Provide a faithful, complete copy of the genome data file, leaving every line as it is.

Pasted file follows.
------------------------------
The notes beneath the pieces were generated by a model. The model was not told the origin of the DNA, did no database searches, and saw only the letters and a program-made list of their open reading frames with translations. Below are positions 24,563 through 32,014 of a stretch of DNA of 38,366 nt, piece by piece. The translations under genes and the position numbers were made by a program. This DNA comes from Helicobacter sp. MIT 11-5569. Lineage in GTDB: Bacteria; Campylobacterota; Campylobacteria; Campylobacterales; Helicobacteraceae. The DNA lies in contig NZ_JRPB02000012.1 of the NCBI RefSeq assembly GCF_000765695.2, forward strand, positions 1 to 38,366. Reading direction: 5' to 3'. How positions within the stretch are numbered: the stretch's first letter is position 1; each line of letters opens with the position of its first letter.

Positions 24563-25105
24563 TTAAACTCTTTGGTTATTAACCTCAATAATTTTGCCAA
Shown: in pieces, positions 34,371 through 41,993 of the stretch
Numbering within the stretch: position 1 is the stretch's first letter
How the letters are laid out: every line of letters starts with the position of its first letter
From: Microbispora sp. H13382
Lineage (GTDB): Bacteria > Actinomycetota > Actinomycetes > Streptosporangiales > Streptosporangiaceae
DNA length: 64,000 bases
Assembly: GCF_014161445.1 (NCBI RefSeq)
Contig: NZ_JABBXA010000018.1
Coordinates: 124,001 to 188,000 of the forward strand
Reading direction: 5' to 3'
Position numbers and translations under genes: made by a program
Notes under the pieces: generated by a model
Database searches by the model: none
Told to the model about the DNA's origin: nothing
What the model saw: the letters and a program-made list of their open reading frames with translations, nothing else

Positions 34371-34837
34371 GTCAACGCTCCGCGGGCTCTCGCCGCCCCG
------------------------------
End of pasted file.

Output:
The notes beneath the pieces were generated by a model. The model was not told the origin of the DNA, did no database searches, and saw only the letters and a program-made list of their open reading frames with translations. Below are positions 24,563 through 32,014 of a stretch of DNA of 38,366 nt, piece by piece. The translations under genes and the position numbers were made by a program. This DNA comes from Helicobacter sp. MIT 11-5569. Lineage in GTDB: Bacteria; Campylobacterota; Campylobacteria; Campylobacterales; Helicobacteraceae. The DNA lies in contig NZ_JRPB02000012.1 of the NCBI RefSeq assembly GCF_000765695.2, forward strand, positions 1 to 38,366. Reading direction: 5' to 3'. How positions within the stretch are numbered: the stretch's first letter is position 1; each line of letters opens with the position of its first letter.

Positions 24563-25105
24563 TTAAACTCTTTGGTTATTAACCTCAATAATTTTGCCAA
Shown: in pieces, positions 34,371 through 41,993 of the stretch
Numbering within the stretch: position 1 is the stretch's first letter
How the letters are laid out: every line of letters starts with the position of its first letter
From: Microbispora sp. H13382
Lineage (GTDB): Bacteria > Actinomycetota > Actinomycetes > Streptosporangiales > Streptosporangiaceae
DNA length: 64,000 bases
Assembly: GCF_014161445.1 (NCBI RefSeq)
Contig: NZ_JABBXA010000018.1
Coordinates: 124,001 to 188,000 of the forward strand
Reading direction: 5' to 3'
Position numbers and translations under genes: made by a program
Notes under the pieces: generated by a model
Database searches by the model: none
Told to the model about the DNA's origin: nothing
What the model saw: the letters and a program-made list of their open reading frames with translations, nothing else

Positions 34371-34837
34371 GTCAACGCTCCGCGGGCTCTCGCCGCCCCG